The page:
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Military Readiness

The Stuffed Animal Raid

May 5, 2005 | By | One Comment

Photo: Sandra Jontz

Chief Warrant Officer 2

Jill St. John

Combat Logistics Battalion 8

Here we go. Again. From the Stars and Stripes, “Marine raid breaks gender barrier.” (From Lucianne.)

erin libby.jpg
Photo: Sandra Jontz

Lance Cpl. Erin Libby

“Rocking on the front line”

Handing out toys in Karmah

The Stars and Stripes is reporting that this past Saturday, the Marines took 14 women from the Combat Logistics Battalion 8 with them on a raid 15 miles northeast of Fallujah. The women’s usual jobs involve “supplying ammunition, food, water, fuel and mail.” The reason for the change in job assignment?

Cultural sensitivities precluded male Marines from searching women, so the female Marines were meant to deflate fears of Iraqi men and women, said the battalion executive officer, Maj. Larry Miller. It was a first in Iraq to have female Marines embedded at the lowest levels of infantry companies and working alongside their male counterparts.

So “cultural sensitivities” now justify violating Department of Defense regulations against taking women into combat and the law which requires Congressional notification before doing so?

The problem with this vignette explodes in several directions. The article uses female suicide bombers to explain why we need to be searching Iraqi women.

girl bomber.jpg

That’s a real problem. But let us get this straight: because terrorists encourage their women to blow themselves up, we have to send our women into harm’s way? To respect “cultural sensitivities?”

Here’s Daniel Pipes on our efforts at cultural sensitivity: “This is probably the most “culturally sensitive” occupation of a country in all of recorded history. . . and is not likely to be rewarded with reciprocal good will.”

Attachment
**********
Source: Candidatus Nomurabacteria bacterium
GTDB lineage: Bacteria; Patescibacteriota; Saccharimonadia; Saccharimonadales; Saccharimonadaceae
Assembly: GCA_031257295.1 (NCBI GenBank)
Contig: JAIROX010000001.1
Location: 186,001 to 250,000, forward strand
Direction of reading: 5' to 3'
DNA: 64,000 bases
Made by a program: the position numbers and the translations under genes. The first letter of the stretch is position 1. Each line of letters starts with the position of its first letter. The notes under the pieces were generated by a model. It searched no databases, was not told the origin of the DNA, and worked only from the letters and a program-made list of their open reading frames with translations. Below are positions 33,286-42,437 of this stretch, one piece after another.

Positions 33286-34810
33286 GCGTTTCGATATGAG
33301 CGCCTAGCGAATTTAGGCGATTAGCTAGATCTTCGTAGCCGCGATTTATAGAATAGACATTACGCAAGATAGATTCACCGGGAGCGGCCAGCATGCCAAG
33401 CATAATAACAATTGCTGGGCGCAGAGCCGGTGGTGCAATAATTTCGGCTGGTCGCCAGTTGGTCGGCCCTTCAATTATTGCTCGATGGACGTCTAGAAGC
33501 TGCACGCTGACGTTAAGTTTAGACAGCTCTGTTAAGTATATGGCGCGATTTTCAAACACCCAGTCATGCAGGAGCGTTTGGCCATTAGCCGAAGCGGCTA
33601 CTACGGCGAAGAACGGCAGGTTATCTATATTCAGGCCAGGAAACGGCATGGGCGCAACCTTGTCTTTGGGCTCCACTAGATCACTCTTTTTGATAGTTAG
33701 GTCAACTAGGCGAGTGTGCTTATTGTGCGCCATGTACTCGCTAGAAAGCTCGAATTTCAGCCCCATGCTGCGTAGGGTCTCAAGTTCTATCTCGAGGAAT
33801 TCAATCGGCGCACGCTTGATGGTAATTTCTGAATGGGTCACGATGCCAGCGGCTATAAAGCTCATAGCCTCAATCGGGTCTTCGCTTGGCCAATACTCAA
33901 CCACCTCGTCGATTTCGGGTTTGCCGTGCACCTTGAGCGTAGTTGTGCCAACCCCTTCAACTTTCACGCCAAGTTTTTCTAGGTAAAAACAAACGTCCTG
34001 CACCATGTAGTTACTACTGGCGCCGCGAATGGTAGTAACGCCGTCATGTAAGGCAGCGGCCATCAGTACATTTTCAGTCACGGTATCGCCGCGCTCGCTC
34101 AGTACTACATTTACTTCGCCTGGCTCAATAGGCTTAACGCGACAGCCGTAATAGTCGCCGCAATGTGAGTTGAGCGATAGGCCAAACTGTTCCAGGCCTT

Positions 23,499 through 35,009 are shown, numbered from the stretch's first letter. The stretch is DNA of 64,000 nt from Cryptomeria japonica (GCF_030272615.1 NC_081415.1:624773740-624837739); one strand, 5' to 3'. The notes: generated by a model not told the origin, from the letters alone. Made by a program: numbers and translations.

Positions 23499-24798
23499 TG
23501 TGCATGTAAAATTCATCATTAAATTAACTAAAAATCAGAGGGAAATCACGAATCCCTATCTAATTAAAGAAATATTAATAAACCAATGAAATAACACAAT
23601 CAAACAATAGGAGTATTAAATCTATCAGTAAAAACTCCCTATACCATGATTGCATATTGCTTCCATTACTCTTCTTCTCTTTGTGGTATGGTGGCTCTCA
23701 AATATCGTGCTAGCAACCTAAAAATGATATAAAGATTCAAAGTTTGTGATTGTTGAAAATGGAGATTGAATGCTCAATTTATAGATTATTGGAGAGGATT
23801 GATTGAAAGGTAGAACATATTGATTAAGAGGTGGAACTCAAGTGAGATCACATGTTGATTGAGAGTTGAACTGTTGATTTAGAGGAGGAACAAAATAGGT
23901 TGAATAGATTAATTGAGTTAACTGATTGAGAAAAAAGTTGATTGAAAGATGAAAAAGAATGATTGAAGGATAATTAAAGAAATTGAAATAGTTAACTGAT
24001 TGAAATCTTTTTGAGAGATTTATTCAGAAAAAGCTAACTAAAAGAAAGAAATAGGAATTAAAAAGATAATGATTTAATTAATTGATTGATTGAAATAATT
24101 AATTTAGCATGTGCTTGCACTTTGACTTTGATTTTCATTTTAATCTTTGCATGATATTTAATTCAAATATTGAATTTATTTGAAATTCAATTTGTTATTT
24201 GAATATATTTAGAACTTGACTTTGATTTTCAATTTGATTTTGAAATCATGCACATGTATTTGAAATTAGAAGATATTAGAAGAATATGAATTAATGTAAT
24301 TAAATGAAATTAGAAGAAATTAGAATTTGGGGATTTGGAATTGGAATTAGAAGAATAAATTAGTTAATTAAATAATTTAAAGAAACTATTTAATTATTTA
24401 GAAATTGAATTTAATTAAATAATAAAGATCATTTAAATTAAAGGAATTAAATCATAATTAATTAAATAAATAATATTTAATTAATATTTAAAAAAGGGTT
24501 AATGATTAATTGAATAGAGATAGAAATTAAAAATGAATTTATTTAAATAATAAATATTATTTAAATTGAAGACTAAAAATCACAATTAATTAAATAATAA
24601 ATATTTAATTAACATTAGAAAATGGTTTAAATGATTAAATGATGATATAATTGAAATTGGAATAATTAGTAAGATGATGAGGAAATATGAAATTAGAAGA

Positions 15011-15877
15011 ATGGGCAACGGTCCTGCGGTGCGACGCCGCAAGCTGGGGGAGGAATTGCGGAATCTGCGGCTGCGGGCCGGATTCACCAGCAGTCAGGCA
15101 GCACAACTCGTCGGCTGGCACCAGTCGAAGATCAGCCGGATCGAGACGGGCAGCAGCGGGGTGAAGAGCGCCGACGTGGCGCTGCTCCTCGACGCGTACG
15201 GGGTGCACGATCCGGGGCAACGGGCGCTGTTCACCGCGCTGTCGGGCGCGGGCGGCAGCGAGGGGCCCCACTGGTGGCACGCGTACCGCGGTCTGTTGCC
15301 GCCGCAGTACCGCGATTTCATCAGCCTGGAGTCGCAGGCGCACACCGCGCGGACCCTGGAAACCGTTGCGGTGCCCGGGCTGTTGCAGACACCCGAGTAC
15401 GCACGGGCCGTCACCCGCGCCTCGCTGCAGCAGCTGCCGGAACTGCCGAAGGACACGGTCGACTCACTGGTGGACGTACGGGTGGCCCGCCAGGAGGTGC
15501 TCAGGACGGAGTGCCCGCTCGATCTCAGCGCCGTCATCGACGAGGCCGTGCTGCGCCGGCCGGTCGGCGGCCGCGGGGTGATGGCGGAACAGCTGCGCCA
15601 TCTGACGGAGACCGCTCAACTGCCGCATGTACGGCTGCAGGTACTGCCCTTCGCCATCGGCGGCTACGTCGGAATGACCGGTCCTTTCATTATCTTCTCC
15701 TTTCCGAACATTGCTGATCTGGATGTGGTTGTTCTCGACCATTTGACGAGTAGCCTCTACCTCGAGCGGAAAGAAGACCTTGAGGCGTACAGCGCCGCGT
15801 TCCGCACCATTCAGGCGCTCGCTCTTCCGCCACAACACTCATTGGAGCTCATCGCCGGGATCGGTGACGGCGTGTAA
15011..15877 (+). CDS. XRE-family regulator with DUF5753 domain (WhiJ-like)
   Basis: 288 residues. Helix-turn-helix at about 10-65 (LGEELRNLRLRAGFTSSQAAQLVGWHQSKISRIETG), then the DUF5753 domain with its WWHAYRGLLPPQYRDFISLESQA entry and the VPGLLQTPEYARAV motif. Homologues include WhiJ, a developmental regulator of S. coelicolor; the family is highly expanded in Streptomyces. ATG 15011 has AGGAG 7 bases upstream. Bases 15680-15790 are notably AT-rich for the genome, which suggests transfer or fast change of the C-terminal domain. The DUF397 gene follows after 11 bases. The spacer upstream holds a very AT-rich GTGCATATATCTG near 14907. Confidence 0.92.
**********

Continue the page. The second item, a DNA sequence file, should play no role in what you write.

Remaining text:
And then there’s the inherent contradictions in the situation — they’re in a combat zone. . . handing out teddy bears. It’s like some sort of weird fluffernutter sandwich. They are using this experience to say that women can handle combat as well as men, (see the boiling a frog thread; this is a perfect example) but they have enough leeway to take time and hand out stuffed animals afterward.

Lance Corporal Erin Libby is quoted as saying: “We’re out here, and we’re rocking on the front line.”

Our cultural sensitivities, and our law, includes not sending women into combat. This issue of using female soldiers to pat-down female Iraqui’s did come up in our recent Pentagon meeting: it’s time for Congress to get serious about women in combat policy.

UPDATE: And one more thing — what does this example of the Marine’s taking female support troops along on a combat raid say about the Army’s argument (see here) that their newly gender-integrated Forward Support Companies won’t take women into combat?

Combat Action Badge – Now for Women, too.

May 4, 2005 | By | One Comment

For everyone following the frog. . .I’ve been writing about the Army’s plan (nefarious!) to insert women in combat. Some readers have been skeptical that it is a deliberate plan. But I’m the one collecting coins now.

Secretary of the Army, Francis Harvey

looking toward Army Chief of Staff,

General Peter Schoomaker

Here’s more evidence of Schoomaker, “boiling the frog.” The Army announced today that it will be issuing a new “Combat Action Badge.” (Thanks, IntelDump.) Women will be eligible, even retroactively (quote, Washington Post):

Any Army soldier who has seen active combat while in Iraq or Afghanistan may now receive a new “Combat Action Badge,” making tens of thousands of soldiers who are not in the infantry ranks — including women — eligible for a combat award for the first time.

Wait one — there are some really subtle points that need to be made about this decision. I support our women in uniform. And, surely our support goes to the women who have come under fire in Iraq. This really isn’t about them.

The issue is the policy decisions being made, and some that are studiously not being made, that are putting an increasing number of women in harm’s way. Deliberately. The badge merely comes after as a way of presenting the fait accompli.

This is a case study on path dependence.

A further quote from the Post story helps illustrate my point:

The badge is the first non-medical combat distinction to honor women who are caught in battle during U.S. wars, largely because women are not assigned to frontline combat duties.

Read that carefully. Women are being “caught in battle” because they are being assigned near where battle can, might, will happen. It’s that simple.

At the announcement of the new badge, Schoomaker said: “Warfare is still a human endeavor. Our intent is to recognize Soldiers who demonstrate and live the Warrior Ethos.” The Band of Brothers now includes your Sister.